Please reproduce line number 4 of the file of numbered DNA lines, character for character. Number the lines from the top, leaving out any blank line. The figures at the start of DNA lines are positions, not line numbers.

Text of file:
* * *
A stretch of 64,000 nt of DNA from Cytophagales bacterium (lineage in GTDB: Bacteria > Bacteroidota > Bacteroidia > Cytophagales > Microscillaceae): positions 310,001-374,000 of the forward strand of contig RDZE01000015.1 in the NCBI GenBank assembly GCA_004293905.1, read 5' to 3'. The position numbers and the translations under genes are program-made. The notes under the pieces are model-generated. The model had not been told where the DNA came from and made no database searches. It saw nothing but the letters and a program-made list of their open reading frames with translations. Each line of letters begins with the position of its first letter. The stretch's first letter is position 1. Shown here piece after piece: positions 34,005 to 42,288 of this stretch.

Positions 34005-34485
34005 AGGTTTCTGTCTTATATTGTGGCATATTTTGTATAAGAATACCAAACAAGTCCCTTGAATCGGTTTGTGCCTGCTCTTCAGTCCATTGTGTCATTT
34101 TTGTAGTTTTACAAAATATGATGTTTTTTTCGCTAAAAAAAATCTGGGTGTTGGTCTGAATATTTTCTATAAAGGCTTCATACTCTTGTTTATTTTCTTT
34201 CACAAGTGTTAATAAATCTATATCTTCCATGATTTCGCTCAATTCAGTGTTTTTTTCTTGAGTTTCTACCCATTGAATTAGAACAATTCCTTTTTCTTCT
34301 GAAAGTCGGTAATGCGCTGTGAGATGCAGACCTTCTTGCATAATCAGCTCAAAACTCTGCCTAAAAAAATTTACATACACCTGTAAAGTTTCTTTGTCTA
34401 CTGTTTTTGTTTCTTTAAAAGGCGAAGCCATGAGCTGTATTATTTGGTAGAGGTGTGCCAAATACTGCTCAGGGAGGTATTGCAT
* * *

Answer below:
34101 TTGTAGTTTTACAAAATATGATGTTTTTTTCGCTAAAAAAAATCTGGGTGTTGGTCTGAATATTTTCTATAAAGGCTTCATACTCTTGTTTATTTTCTTT